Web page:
By Barbara Beltrami
Everybody loves potatoes. Everybody cooks potatoes, and everybody eats potatoes (unless they’re on a crash diet). Mashed, baked, home fries, French fries, roasted, chips, salad, boiled and steamed and more. They lend themselves to so many preparations and cooking methods that it’s no wonder they’re the staple of many diets and figure largely in cuisines all over the world.
But good as potatoes are, even they get boring. So here are a few recipes that take potatoes to a new level where they are so delicious that they’re sure to nudge over even the crispiest of French fries and the creamiest of mashed potatoes. One is for a rösti, a Swiss version of a large potato pancake. Another is for Hasselbacks, russets cut accordion-style, drenched with butter and olive oil and cooked to golden perfection. And the third is for Duchess potatoes, mashed and then baked to fluffy scrumptiousness.
YIELD: Makes 3 to 4 servings
1 pound potatoes, peeled
Salt and freshly ground pepper to taste
1/4 cup olive oil
In a large bowl or food processor coarsely grate potatoes; thoroughly mix in salt and pepper; let mixture sit for 5 to 10 minutes, then squeeze out as much liquid as possible. Transfer to a second bowl (and don’t worry about any discoloring).
Over medium-high heat, pour oil into heavy 8-inch skillet; test oil by dropping in a potato shred, and if it sizzles, it’s ready. Being careful of a few inevitable spatters, gently drop mixture by handfuls into hot oil, starting with center of pan and moving outward to edges; using the back of a spoon or spatula, flatten into an even pancake. Lower heat but keep it high enough to maintain a good sizzle (don’t let bottom brown too quickly), about 15 minutes.
Carefully slide rösti onto a dinner plate; keep skillet over heat. Put another dinner plate over rösti and holding the two plates tightly together, invert them so brown bottom of pancake is now on top. Remove top plate and slide rösti back into skillet, brown side up. Continue cooking until potatoes are tender and new bottom is browned, about 6 to 8 minutes. Slide onto platter, cut into wedges and serve hot with meat, poultry or fish and a green vegetable.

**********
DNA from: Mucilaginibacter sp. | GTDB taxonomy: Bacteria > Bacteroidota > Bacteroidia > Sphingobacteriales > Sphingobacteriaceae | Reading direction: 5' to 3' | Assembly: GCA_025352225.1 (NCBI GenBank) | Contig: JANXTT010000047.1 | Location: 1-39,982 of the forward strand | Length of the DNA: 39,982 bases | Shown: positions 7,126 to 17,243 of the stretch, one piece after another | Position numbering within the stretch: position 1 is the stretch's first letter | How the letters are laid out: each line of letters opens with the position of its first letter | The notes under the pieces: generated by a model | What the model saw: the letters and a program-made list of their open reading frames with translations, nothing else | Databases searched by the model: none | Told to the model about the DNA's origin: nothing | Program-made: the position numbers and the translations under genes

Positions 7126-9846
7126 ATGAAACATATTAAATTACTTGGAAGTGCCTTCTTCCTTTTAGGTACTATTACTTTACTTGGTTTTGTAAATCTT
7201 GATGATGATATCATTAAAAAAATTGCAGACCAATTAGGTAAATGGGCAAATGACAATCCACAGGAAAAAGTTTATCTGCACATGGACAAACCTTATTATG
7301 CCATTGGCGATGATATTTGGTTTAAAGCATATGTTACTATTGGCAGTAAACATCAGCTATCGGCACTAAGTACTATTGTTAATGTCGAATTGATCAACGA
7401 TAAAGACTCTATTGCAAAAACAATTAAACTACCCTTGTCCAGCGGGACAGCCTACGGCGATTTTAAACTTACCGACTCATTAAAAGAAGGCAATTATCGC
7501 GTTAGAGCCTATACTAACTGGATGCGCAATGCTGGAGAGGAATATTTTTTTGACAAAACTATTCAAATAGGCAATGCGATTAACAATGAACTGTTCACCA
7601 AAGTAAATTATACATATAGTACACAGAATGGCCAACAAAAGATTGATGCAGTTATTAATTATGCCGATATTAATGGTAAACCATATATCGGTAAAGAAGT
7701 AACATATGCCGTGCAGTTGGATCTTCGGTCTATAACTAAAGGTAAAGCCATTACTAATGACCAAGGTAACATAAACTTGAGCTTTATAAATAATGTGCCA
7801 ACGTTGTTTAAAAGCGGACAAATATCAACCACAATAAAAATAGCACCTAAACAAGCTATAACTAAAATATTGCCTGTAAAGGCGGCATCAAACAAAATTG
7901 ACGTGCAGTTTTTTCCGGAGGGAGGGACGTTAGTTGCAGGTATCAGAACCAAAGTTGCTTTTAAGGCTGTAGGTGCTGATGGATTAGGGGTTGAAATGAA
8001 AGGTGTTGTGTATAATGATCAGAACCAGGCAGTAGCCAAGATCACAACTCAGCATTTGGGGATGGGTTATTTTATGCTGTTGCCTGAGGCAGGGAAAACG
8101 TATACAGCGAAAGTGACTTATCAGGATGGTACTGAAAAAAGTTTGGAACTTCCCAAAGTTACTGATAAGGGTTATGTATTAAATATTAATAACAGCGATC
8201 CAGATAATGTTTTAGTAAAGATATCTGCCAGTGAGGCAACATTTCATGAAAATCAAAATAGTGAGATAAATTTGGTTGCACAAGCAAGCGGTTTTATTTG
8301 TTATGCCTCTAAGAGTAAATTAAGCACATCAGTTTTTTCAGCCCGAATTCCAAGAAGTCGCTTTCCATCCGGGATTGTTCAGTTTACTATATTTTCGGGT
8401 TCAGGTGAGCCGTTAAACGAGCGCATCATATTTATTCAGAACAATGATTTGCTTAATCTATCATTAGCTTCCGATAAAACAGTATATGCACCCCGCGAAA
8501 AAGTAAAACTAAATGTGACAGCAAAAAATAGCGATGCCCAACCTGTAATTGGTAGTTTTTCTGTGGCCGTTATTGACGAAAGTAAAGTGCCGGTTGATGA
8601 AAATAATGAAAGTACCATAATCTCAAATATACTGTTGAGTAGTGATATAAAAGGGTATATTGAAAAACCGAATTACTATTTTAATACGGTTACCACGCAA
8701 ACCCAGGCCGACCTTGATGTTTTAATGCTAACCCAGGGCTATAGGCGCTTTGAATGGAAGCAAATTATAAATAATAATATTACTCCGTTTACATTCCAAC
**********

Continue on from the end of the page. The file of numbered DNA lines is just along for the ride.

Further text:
YIELD: Makes 4 servings
2 pounds potatoes, peeled and quartered
2 tablespoons unsalted butter
Salt and freshly ground white pepper to taste
Ground nutmeg to taste
2 eggs lightly beaten with 2 egg yolks
In a large pot of boiling salted water cook potatoes, covered, until soft but not mushy, about 15 to 20 minutes. Drain potatoes and dry them by shaking them in pan over heat. Put potatoes through a sieve or ricer, add butter, salt and pepper, nutmeg, eggs and egg yolks; beat vigorously with a wooden spoon until very smooth and fluffy. Preheat broiler; place potato mixture in a pastry bag and pipe into desired shapes or portions in a shallow baking pan or cookie sheet; place under broiler to brown on top. Serve immediately with a fine cut of beef or delicate fish.
YIELD: Makes 6 servings
1/2 stick unsalted butter, melted
1/4 cup extra virgin olive oil
1/2 cup snipped chives
2 garlic cloves, minced
1/2 cup minced flat leaf parsley
Salt and freshly ground black pepper to taste
6 russet potatoes
Preheat oven to 425 F. In a small bowl whisk together the butter, olive oil, garlic, parsley and salt and pepper. Lay potatoes on a cutting board and place the handles of two wooden cooking spoons alongside them lengthwise (this will prevent your cutting all the way through to their bottoms). Cut potatoes into quarter-inch slices leaving 1/4 inch at bottom so they are still attached. Place potatoes in a shallow baking pan and, being sure to get into crevices, brush evenly with butter mixture. Bake until crisp and tender, about one hour. Serve immediately with grilled meat, poultry or fish.